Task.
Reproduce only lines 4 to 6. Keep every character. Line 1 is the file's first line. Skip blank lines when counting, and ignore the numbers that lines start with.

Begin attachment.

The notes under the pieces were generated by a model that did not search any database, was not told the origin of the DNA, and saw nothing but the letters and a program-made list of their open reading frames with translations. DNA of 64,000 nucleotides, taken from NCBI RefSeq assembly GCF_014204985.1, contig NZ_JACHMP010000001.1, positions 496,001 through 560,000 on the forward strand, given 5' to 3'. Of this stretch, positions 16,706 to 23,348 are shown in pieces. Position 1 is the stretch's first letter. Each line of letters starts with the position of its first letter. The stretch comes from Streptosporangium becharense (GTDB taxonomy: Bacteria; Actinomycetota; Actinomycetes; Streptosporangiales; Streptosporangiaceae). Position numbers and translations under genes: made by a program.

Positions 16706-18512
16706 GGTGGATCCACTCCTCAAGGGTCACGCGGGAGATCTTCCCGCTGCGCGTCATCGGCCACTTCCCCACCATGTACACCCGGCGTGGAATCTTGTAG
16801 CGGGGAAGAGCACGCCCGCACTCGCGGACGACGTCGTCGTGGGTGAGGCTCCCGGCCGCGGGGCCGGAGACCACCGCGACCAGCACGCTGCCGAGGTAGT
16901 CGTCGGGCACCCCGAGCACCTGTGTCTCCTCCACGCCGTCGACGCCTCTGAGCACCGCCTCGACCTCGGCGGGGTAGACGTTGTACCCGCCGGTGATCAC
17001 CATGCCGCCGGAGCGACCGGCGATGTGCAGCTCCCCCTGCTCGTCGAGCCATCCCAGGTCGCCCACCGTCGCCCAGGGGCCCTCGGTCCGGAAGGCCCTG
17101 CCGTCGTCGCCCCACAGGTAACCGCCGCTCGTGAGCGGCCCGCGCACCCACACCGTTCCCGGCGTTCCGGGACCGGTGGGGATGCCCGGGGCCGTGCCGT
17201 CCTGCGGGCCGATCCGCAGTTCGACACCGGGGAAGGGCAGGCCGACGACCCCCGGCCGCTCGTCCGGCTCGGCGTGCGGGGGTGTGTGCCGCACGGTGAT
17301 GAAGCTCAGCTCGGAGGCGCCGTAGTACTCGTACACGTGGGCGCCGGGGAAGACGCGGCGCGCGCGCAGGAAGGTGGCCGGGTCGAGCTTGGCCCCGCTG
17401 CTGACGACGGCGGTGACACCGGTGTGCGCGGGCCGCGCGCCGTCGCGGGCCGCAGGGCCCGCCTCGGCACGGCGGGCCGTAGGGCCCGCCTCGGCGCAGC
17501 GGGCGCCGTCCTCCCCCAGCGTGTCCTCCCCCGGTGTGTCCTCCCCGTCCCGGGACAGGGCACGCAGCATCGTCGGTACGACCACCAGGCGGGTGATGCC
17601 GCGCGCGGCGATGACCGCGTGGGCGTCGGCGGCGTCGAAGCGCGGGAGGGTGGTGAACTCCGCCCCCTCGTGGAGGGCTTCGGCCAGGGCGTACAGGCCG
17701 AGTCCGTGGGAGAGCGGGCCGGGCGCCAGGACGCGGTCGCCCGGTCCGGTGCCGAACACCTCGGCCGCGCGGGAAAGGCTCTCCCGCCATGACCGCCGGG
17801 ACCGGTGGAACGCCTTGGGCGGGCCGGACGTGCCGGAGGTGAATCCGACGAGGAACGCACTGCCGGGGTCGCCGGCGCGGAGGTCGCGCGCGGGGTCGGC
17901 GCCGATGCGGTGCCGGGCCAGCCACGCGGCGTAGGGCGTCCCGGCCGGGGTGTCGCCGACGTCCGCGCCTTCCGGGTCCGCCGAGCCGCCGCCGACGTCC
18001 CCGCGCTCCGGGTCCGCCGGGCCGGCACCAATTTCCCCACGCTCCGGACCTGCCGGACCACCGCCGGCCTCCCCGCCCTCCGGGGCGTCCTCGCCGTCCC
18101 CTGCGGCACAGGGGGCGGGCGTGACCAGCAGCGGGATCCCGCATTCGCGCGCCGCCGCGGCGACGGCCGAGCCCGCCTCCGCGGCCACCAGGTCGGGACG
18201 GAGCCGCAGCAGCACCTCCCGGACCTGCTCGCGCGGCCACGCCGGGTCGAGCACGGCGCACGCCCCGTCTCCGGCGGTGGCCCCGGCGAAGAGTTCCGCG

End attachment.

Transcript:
16801 CGGGGAAGAGCACGCCCGCACTCGCGGACGACGTCGTCGTGGGTGAGGCTCCCGGCCGCGGGGCCGGAGACCACCGCGACCAGCACGCTGCCGAGGTAGT
16901 CGTCGGGCACCCCGAGCACCTGTGTCTCCTCCACGCCGTCGACGCCTCTGAGCACCGCCTCGACCTCGGCGGGGTAGACGTTGTACCCGCCGGTGATCAC
17001 CATGCCGCCGGAGCGACCGGCGATGTGCAGCTCCCCCTGCTCGTCGAGCCATCCCAGGTCGCCCACCGTCGCCCAGGGGCCCTCGGTCCGGAAGGCCCTG